It’s the race that can cause heartbreak in a split second and it surely did for our team behind car #88 at the Bathurst 1000 on the weekend.
Having concentrated almost exclusively throughout the six practice sessions on finding the race pace to conquer those flying F***s (you know who we mean), the no. 88 crew made the call to do an engine change on Saturday afternoon.
Come race day, Jamie Whincup and Paul Dumbrell’s Red Bull Holden Commodore was a rocket, albeit a rather damp one, as J-Dub masterfully steered from 11th to fourth within just three laps.
“I think we showed that we had reasonable pace and we were up the front – and like any Bathurst, it’s about being there with 10 laps or so to go,” said Car #88 Race Engineer David Cauchi.
“If you’re there in the fight and with reasonable car speed, you’ve got every chance of winning.”
Tragically though, the day was brought to a sudden halt by a failure in an engine component.
No stones had been left unturned in the quest to fix the speed issues in the lead up to the race and an engine change was a key part in ensuring full reliability and performance from the engine.
“We had a couple of things that weren’t making sense on car #88 and we wanted to eliminate the possibility of it being the engine,” Cauchi said.
“We thought we’d change to the spare engine, which was a fresh engine, so that there was no compromise from a reliability point of view.
“So the engine change on Saturday didn’t compromise us in terms of the failure we saw on Sunday but it was something we did in trying to sort out some other issues going on with the car.”
Now, a few days post-race, the exact answers still haven’t been found and it’s a process the team will need to work through in the short turnaround ahead of the Gold Coast 600 next week.
“At the moment, we haven’t pulled the engine apart, but from what we’ve seen it looks like a valve has broken,” Cauchi said.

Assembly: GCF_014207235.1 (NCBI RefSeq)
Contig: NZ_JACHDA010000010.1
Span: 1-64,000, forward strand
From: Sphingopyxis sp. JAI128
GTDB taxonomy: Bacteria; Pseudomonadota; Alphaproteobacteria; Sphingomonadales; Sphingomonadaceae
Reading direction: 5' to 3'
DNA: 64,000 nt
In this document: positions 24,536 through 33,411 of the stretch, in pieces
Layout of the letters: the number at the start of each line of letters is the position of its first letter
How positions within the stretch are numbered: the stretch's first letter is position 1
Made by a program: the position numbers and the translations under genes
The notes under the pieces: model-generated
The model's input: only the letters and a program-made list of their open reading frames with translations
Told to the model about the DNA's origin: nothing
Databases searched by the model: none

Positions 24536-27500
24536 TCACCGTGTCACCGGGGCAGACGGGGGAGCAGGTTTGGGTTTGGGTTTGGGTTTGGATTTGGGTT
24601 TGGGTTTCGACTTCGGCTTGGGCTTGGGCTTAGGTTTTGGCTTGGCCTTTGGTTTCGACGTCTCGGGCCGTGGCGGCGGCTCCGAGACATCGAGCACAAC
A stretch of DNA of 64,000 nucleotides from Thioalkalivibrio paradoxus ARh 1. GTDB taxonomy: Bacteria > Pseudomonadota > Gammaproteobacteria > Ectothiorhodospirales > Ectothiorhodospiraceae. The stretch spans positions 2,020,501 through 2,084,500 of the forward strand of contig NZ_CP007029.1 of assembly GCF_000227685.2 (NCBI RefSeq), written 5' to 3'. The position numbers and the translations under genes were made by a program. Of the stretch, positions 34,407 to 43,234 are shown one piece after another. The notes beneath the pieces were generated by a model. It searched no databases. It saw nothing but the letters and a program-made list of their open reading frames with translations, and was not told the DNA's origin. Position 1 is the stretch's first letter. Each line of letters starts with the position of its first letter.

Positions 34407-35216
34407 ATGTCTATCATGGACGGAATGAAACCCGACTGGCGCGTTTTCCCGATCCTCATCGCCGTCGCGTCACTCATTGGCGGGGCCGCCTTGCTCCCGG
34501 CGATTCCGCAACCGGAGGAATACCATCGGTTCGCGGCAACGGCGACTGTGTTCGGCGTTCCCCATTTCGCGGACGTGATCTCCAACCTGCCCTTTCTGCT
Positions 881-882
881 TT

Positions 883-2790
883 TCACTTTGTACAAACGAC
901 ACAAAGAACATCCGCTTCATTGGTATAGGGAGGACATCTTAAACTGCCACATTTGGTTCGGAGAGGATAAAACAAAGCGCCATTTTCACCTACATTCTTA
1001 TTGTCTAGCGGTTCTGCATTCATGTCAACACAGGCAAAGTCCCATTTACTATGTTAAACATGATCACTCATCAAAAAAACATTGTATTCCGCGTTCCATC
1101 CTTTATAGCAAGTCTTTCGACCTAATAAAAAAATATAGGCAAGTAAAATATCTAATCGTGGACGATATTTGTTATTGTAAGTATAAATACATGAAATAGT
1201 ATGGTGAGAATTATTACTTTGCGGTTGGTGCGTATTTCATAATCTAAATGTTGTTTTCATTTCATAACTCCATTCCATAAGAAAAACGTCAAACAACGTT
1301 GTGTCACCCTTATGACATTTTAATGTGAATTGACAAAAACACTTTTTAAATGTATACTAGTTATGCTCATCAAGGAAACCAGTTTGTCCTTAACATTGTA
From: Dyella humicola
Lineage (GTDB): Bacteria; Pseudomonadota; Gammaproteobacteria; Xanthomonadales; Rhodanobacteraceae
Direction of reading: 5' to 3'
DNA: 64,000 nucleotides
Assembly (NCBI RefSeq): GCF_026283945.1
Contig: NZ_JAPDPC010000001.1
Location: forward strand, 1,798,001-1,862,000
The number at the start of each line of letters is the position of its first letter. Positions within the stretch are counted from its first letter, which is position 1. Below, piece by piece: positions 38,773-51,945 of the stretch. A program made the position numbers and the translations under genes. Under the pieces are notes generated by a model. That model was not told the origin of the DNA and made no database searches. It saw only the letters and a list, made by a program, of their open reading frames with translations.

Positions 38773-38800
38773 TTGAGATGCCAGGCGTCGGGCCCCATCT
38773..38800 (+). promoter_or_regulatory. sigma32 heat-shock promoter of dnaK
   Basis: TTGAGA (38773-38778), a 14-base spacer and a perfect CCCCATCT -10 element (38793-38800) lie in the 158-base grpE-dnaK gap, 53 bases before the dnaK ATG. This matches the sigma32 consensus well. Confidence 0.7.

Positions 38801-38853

“One cylinder wasn’t working so ultimately that was the end of our Bathurst campaign. We weren’t really expecting to see a valve issue so that came as a bit of a surprise.”
The engine failure has caused a blow to J-Dub’s championship campaign but it’s definitely not over and out for car #88 just yet.
With three races to go, Whincup and the team will be pushing to the very end no matter how hard they need to go.
“It’s disappointing we weren’t there in the end to fight it out for a potential win,” said Cauchi.
“It obviously has pretty massive championship implications with Bathurst being 300 points so there’s potential to gain or lose a huge amount of points, and unfortunately, we lost a huge amount of points.”
Going in, DJR Team Penske’s Scott McLaughlin was sitting above Jamie in the championship standings. However, the outcome has shown that one race really can turn things upside down.
McLaughlin’s car had an engine failure on lap 74 which saw the previous leader out of the race with a DNF, sacrificing a huge amount of points, and dropping below Whincup – however, after placing third, Fabian Coulthard is now the championship leader, leading Whincup by 91 points.
“We went into the race 84 points behind a car and now we’re 91 points behind a different car,” said Cauchi.
“It doesn’t matter which car it is, we’re still behind, so we’ve got to work hard and fight hard to the very last race of the championship.
“The top three cars could win the championship but you just don’t know – there are probably others that could pop in as well so it’s certainly on for everyone,” said Cauchi.
The Gold Coast 600 is effectively a ‘home’ event for J-Dub so he’ll be putting in everything he’s got for his home crowd – let’s see what he can bring.